The recent spate of unexplained hepatitis infections in young children appears to be caused by two viruses working in cahoots with one another, according to two new studies conducted in the UK. Previously, health officials had suspected the outbreak may have been linked to a spike in adenovirus cases earlier this year, although the new studies indicate that adeno-associated virus 2 (AAV2) is also involved.
Since October 2021, the World Health Organization has reported 1,010 cases of “severe acute hepatitis of unknown aetiology in children”, with the majority occurring since April of this year. So far, 46 children have required liver transplants and 22 have died from the mysterious illness.
The two new studies – both of which are available as pre-prints as they await peer review – used next-generation sequencing techniques to search for the cause of the illness. Across both cohorts, 96 percent of patients tested positive for AAV2, while the virus was only rarely detected in those who didn’t suffer from the illness.
Not normally producing any negative health effects on its own, AAV2 requires the presence of another “helper” virus to replicate. The researchers believe that the onset of liver disease is caused by co-infection with AAV2 and adenovirus, or possibly the herpes virus HHV6.
“The presence of the AAV2 virus is associated with unexplained hepatitis in children,” said Professor Emma Thomson, senior author of one of the studies. “AAV2 may cause disease itself or it may be a useful biomarker of recent adenovirus infection, which may be the main underlying pathogen, but which can be harder to detect.”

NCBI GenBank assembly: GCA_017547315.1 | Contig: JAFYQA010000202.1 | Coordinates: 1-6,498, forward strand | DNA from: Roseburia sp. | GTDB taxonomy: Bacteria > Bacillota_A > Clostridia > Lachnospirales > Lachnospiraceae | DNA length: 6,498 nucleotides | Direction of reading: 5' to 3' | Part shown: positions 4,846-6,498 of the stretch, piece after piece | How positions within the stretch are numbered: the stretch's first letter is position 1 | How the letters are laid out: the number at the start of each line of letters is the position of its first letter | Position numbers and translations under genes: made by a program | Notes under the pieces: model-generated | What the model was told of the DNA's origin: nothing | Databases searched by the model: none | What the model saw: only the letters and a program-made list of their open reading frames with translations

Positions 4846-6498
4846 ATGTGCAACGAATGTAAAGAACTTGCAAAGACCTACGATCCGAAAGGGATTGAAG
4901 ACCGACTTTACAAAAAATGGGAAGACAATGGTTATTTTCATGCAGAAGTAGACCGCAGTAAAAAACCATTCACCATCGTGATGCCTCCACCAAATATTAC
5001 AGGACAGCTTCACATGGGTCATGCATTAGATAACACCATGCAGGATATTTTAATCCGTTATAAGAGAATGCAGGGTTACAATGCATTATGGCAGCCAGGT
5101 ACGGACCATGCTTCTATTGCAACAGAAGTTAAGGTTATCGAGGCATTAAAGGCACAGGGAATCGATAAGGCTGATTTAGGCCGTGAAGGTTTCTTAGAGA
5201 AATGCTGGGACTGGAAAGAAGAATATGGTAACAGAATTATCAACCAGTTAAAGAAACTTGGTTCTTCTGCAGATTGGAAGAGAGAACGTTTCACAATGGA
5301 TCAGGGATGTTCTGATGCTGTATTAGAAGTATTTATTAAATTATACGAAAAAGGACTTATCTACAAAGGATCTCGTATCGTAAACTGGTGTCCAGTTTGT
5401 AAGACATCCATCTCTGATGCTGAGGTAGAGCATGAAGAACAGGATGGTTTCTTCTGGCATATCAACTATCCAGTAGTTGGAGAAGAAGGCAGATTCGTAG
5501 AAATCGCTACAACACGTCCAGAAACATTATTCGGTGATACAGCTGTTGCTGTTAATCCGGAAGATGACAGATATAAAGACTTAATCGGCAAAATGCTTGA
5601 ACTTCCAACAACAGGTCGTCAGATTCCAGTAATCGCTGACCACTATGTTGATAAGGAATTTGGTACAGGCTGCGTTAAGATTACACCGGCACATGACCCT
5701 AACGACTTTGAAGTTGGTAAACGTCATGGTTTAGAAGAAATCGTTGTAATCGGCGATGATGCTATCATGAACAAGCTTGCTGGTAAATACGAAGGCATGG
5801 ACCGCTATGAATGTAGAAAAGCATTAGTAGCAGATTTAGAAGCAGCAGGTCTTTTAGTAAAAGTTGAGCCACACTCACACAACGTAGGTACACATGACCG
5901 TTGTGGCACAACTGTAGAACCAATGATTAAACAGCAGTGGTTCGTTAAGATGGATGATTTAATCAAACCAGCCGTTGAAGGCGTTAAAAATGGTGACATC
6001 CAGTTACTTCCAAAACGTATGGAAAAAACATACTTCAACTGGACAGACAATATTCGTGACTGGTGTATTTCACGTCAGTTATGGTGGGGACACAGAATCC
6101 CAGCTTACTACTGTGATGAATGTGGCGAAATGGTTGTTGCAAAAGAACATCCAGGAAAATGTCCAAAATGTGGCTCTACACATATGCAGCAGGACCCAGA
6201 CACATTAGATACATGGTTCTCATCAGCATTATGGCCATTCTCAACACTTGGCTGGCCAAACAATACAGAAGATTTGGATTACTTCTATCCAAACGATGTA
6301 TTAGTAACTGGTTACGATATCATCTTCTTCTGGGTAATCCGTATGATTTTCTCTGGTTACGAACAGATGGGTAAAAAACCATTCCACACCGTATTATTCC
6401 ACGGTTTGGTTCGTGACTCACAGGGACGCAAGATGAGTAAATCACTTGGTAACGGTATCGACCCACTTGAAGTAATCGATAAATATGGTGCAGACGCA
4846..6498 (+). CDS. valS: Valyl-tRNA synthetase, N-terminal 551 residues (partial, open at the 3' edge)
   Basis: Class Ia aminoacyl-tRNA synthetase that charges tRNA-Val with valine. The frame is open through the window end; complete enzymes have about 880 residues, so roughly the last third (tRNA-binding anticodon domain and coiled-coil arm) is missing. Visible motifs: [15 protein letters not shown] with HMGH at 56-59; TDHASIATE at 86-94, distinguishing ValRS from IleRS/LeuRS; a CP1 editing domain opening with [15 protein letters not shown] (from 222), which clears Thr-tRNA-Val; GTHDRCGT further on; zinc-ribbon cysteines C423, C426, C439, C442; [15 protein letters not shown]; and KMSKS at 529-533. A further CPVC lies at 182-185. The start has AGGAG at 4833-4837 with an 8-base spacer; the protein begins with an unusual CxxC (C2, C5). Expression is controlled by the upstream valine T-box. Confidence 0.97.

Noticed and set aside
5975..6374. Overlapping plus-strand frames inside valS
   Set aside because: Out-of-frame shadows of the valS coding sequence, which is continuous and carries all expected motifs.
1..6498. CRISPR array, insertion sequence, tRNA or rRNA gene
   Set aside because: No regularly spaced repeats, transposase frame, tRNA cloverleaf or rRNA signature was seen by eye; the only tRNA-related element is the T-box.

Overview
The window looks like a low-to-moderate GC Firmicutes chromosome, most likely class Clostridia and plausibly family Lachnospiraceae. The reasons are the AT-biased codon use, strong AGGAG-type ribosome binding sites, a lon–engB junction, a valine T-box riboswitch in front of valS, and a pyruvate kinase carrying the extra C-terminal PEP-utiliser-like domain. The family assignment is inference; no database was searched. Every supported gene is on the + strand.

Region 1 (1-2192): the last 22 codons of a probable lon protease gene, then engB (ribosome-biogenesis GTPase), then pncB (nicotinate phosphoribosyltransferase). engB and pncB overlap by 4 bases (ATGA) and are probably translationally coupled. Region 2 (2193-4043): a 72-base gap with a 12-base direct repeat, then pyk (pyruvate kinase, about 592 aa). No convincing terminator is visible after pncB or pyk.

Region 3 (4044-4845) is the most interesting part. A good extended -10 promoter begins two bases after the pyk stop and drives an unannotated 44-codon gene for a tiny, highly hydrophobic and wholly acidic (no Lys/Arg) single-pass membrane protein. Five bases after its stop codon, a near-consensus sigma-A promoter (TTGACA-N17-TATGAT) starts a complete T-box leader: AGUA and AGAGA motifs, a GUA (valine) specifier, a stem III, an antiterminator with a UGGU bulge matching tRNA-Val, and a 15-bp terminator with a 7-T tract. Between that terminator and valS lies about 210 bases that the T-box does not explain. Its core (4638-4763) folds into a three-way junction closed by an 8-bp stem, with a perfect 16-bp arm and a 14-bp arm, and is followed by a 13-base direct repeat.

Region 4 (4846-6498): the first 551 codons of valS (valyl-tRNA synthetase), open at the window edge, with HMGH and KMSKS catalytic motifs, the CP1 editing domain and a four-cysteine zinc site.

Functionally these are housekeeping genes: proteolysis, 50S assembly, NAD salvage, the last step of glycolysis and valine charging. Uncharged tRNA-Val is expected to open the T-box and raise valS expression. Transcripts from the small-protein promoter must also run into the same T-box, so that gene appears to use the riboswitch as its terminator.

Thomson’s study examined nine cases in Scotland, detecting AAV2 in the blood and liver of every patient tested. In contrast, the virus was not present in any of the 58 controls, which included 13 healthy children, 12 children with adenovirus infection but no signs of hepatitis, and 33 children with other forms of hepatitis of known origin.
The second study looked at 28 cases across the UK, including five that had required a liver transplant.
“In five cases who underwent liver transplantation, we detected high levels of adeno-associated virus 2 (AAV2) in the explanted livers,” write the authors. “AAV2 was also detected at high levels in blood from 10/11 nontransplanted cases.”
This finding was then compared to a control group of 100 kids without hepatitis, only six of whom tested positive for AAV2.
While it is still unclear how the viruses work together to trigger the illness, it is now evident that the mysterious outbreak is completely unrelated to COVID-19. Neither research team found traces of the SARS-CoV-2 virus in any of the patients, and the Scottish study revealed that around two-thirds of mystery hepatitis sufferers had COVID-19 antibodies – equal to that of the general population, indicating that the outbreak is unconnected to the pandemic.
However, the researchers do suggest that the spike in childhood hepatitis may be linked to lockdowns, as infants who were prevented from mixing with other kids might not have been exposed to either AAV2 or adenovirus, so would not have developed antibodies against them. As restrictions were then lifted, some children may have suddenly come into contact with multiple viruses within a short timeframe, allowing these pathogens to combine and trigger serious illness.
“It may be that a peak of adenovirus infection has coincided with a peak in AAV2 exposure, leading to an unusual manifestation of hepatitis in susceptible young children,” said Thomson.
“There are many unanswered questions and larger studies are urgently needed to investigate the role of AAV2 in paediatric hepatitis cases.”